On the other hand, Annan also says in one section of the report (paragraph #151) that, "The United Nations does more than any other single organization to promote and strengthen democratic institutions and practices around the world, but this fact is little known." To which I must reply, "BWA HA HA HA HA!!! " [Which single organization does more, smart guy?--ed. Well, there's NATO and the European Union for starters -- and before I got even close to the combined set of UN agencies, I'd throw in Mercosur, the Organization of American States, and even the World Trade Organization. To be charitable, I'll give the UN agencies a slight edge over ASEAN, but that's about it.]
However, regardless of the intrinsic merits of Annan's proposal, I'm thinking that this Financial Times story by Claudio Gatti might throw a monkey wrench into generating any policy momentum:
Glenn Reynolds has more links that will cause headaches for Annan's publicist.
Liveblogging the Brookings event
Click here to watch the live webcast of the Brookings Institution panel, "The Impact of the New Media." I'll be liveblogging this event, and to make life easier for the Brookings tech people, newer comments will be higher than the older ones. UPDATE: Now that it's over, I actually prefer doing it with newer comments below rather than above, so I've reconfigured it.
Let the liveblogging.... begin!!!
9:40 AM: OK, let's see.... coffee in mug, pajamas on body [He's liveblogging from home, thank you very much!!--ed.], editor now locked in closet [Mmmmmph!--ed.], earphones plugged in and on head to better hear the webcast, and a feeling of eager excitement that I've beaten my fellow livebloggers to the first post.... yes, yes, I believe I offically am a complete dweeb.
Still fifteen minutes to the Brooking panel itself... there needs to be a word for that soft murmur of voices that precedes any C-SPAN-like event. Readers are encouraged to post posibilities. 9:55 AM: A danieldrezner.com exclusive -- MUST CREDIT DANIELDREZNER.COM. Ana Marie Cox has chosen the teal shirt for today. That's teal, people. UPDATE: I'm informed that it's green... must be the camera.
10:02 AM: What, they haven't started yet? This would never happen at a University of Chicago faculty meeting!!!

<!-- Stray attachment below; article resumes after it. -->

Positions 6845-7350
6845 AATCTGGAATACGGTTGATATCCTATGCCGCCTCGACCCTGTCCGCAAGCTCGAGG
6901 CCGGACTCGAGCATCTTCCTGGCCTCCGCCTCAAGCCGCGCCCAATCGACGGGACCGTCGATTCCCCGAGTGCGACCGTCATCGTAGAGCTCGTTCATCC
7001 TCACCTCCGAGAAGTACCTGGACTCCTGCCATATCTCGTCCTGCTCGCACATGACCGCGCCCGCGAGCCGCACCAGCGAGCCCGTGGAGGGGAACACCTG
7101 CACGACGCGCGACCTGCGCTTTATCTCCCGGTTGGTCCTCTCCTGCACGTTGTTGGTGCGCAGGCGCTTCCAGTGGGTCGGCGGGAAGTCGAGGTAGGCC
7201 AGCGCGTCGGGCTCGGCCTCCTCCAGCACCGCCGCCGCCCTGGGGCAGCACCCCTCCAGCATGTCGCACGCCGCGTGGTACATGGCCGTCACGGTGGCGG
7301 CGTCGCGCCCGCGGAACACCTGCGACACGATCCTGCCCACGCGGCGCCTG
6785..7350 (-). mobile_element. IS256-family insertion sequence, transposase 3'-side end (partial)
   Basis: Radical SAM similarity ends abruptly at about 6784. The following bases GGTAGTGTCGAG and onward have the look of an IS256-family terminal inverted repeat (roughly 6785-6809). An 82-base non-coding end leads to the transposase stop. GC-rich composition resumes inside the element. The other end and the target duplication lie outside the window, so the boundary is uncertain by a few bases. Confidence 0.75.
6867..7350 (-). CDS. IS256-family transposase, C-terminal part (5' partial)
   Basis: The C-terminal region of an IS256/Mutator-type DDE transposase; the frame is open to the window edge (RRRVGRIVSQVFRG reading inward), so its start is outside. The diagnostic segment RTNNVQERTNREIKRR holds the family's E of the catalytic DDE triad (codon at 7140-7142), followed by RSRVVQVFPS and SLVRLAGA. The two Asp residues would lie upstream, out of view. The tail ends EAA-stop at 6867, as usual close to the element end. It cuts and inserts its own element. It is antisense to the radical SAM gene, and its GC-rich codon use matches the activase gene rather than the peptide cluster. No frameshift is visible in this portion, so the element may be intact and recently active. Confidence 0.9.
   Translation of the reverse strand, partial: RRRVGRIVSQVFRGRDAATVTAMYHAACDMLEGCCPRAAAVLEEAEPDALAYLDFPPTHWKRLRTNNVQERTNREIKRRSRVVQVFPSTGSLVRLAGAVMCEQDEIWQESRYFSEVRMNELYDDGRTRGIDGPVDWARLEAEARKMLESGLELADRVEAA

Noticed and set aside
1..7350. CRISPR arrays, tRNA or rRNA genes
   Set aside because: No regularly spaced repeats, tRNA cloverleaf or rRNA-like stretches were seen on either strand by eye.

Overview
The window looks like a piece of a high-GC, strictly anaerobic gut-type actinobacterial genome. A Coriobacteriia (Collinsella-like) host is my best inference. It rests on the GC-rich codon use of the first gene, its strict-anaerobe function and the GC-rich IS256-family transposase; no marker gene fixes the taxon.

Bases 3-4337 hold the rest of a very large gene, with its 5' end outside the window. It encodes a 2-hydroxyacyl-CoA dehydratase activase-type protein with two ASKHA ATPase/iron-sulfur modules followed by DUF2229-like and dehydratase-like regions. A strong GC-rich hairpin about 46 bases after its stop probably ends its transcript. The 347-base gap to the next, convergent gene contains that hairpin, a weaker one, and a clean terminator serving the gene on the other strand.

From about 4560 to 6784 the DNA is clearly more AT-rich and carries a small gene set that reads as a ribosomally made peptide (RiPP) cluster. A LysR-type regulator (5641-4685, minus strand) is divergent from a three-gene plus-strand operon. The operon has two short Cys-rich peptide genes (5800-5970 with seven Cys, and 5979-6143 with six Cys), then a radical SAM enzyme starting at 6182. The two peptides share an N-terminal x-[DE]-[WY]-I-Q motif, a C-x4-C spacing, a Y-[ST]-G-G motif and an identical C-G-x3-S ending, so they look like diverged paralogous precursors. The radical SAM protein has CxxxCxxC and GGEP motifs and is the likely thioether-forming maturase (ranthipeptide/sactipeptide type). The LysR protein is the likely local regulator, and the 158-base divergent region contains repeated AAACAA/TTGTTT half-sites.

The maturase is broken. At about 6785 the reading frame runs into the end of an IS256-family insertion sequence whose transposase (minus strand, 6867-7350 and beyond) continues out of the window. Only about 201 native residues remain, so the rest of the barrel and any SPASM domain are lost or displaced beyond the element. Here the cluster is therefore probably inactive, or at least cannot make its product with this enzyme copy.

10:07 AM: Let the games begin!!
10:10 AM: Interesting... Dionne points out that Atrios, Kos, Marshall, and Yglesias were invited to live-blog as well but declined... one wonders if this ties into this paper's observation that liberals are also less likely to link to each other. [UPDATE: to be fair, Marshall had a very important engagement this weekend.] Dionne also tries to roil waters by characterizing bloggers as "parasitic" on mainstream media. I prefer the word "symbiotic."
10:15 AM: So Cox is high on Robitussin... again. "Do bloggers make mistakes?" Cox says (paraphrasing), "Duh, yes, but since blogs aren't really a primary source of news, it's not as catastrophic as the MSM believes." Which is true -- but another difference is that bloggers can quickly correct factual errors.
10:20 AM: Shafer approvingly cites Jay Rosen's characterization of blogs as "distributed journalism."
10:23 AM: Jodie T. Allen confesses to being a "web addict"; earlier Shafer states that many journalists Technorati themselves to see who's commenting on their writings.
10:27 AM: Allen makes a shrewd point about the faltering economic model of newspapers... and it's not just bloggers that are threatening them. She frets about the closing of overseas bureaus, which could lead to a decline in factual reporting, because "opinions are a lot cheaper than facts." However, here's the thing -- bloggers often function as superb stringers. The tsunami disaster allowed many bloggers to provide on-the-spot reporting from a breaking news event. Of more concern is whether bloggers would be able to match reporters in reporting on, say, opaque givernments.